Two children in a time of economic recession are abandoned deep in a forest by their parents, mainly because of the promptings of their hateful stepmother. However, they don't die as anticipated but come upon a house made of biodegradable foodstuffs. They start to eat, but unbeknown to them, the house belongs to a cannibalistic old woman...
Wait just a moment! This is beginning to sound awfully
Horror is about evoking emotions - fear, apprehension and dread. I imagine that as a child when my mother told me the story of Hansel and Gretel I felt pretty darn scared- good thing I was cuddled up to her, all snug and safe. As a teenager I read Bram Stoker's Dracula tucked up in bed before going off to sleep (with some difficulty, I hasten to add!). In the second chapter after quite a lot of bulging eyeballs and suggestive genuflection from peasants, which the story's hero has dismissed as nothing more than bucolic superstition, he finally arrives at You Know Who’s Castle! When the Count implores Jonathan Harker to cross over his threshold with "Welcome to my house! Enter freely of your own free will" - I was shaking my pimply adolescent head with deep foreboding. Yet, while my common sense was yelling "Don't be a fool! Go back!" - at exactly the same time another part of me was urging him on. Let's face it, it wouldn't have made a very good book if Jonathan Harker had given himself a sound talking to at this point. Imagine if he'd said to himself, "Blimey! Don't care for the cut of this chap's jib. That's the dodgiest cove I ever did see! Think I'd best make myself scarce!"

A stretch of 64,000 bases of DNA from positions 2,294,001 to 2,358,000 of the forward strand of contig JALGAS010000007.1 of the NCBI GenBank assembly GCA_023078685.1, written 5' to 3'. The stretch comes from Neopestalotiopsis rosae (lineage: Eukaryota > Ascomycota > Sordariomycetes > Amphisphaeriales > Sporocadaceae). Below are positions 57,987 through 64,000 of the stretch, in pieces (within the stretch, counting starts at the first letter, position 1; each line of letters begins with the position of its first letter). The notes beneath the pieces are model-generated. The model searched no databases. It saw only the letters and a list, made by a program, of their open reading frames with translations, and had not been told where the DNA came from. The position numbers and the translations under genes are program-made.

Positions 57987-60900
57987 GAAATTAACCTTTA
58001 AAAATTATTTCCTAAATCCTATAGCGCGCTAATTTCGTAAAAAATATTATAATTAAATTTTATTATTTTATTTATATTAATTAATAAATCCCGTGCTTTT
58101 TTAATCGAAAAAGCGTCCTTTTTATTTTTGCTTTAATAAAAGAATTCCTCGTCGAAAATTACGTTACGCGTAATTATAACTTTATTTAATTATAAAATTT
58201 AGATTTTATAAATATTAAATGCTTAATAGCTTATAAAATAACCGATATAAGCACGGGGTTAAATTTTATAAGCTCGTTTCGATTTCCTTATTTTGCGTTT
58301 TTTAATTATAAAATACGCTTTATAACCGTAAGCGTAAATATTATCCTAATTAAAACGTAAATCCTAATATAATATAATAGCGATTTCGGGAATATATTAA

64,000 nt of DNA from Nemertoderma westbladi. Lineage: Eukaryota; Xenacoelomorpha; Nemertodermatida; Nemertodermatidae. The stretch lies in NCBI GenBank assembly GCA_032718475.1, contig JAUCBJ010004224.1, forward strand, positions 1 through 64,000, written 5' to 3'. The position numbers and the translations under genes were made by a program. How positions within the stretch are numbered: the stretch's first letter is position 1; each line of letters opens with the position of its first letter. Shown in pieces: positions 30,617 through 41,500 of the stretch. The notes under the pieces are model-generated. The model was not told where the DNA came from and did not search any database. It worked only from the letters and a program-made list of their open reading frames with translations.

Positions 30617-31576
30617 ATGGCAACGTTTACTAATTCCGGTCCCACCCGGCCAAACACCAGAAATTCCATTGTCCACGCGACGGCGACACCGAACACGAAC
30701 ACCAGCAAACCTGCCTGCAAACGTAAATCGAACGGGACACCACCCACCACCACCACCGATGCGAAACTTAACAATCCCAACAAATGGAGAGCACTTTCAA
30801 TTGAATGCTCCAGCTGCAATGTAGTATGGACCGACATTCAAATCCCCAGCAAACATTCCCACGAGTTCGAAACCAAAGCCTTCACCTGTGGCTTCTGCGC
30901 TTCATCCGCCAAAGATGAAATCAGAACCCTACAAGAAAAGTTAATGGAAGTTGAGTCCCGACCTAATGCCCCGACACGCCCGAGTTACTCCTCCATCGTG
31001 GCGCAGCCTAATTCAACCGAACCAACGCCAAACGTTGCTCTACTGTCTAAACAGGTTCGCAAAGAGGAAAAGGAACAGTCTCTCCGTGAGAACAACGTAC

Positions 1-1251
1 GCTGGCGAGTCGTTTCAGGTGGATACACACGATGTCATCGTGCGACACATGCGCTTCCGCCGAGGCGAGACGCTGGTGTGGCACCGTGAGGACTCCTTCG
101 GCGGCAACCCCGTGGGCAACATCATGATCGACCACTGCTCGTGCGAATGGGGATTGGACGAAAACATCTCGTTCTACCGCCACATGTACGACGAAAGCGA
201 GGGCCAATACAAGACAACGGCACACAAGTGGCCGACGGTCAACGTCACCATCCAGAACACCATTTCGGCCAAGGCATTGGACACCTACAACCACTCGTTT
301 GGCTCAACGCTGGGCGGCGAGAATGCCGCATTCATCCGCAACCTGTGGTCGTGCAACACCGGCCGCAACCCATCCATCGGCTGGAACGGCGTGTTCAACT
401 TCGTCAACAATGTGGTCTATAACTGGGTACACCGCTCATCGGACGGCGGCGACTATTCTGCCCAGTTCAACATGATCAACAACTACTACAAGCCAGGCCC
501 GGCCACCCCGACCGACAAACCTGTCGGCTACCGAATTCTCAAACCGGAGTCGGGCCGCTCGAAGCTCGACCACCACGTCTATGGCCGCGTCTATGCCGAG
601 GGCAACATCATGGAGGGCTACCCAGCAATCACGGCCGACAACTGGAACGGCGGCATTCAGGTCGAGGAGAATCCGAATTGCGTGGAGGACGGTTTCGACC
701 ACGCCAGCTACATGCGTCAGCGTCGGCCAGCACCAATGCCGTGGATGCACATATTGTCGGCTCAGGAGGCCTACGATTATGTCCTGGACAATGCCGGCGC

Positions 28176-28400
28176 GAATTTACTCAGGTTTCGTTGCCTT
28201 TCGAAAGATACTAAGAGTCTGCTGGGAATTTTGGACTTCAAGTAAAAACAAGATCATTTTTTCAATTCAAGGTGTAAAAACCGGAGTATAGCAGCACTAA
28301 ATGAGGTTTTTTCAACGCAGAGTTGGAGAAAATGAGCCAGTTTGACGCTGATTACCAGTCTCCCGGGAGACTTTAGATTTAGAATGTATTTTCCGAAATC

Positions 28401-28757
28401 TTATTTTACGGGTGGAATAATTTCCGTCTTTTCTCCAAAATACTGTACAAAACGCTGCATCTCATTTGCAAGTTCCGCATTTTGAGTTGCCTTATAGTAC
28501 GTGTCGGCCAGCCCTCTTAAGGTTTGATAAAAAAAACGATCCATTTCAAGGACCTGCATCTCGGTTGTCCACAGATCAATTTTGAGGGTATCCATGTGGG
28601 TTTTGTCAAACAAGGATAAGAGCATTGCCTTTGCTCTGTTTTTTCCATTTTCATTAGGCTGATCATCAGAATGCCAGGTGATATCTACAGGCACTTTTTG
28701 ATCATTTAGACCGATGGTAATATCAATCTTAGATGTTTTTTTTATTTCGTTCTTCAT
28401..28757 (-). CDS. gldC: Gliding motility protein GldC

In real life the last thing anyone in their right mind would do is enter that castle!
However, as the main protagonist in a horror story, it is Jonathan Harker's duty to do just that! He would have been letting countless generations of readers down if he hadn't entered that castle. Imagine how dreadful it would have been to have been spared from hearing the Count utter, once he's entered his lair, that most chilling of lines, "... and leave something of the happiness you bring." Which I have to say even after all these years still makes my hair feel a bit funny!
I'm pretty certain that we human beings have been sitting around telling each other creepy tales since speech was invented. I suspect it may even be important in some way to a child's development to be frightened whilst at the same time feeling safe and nurtured. The need seems to continue as we grow older - particularly through adolescence. Are the Hannibal Lecter books dark psychological thrillers or are they horror stories? Is Alien sci-fi or is it horror? I reckon we used to sit around the campfire outside the communal cave telling tales to scare the pants off each other (or bearskin perhaps?). When a Niedermayer & Hart reader has got in touch with me to say how much they enjoyed the book but that they found they could only read it in the daytime - my chest expands with pride!
So what is the difference between a so called fairy story and a horror story?
I honestly don't know.
Quite possibly just the fact that it would be deemed unusual to be found on your mum's knee whilst reading a horror story? Unless of course, you'd been brought up by a woman who was extremely possessive and never allowed you to grow up. Who knows, perhaps she didn't let you to mix with other children - especially with girls. Possibly the only strangers you ever really saw were the occasional visitors who arrived at your small backwoods motel...
This is beginning to sound awfully familiar again!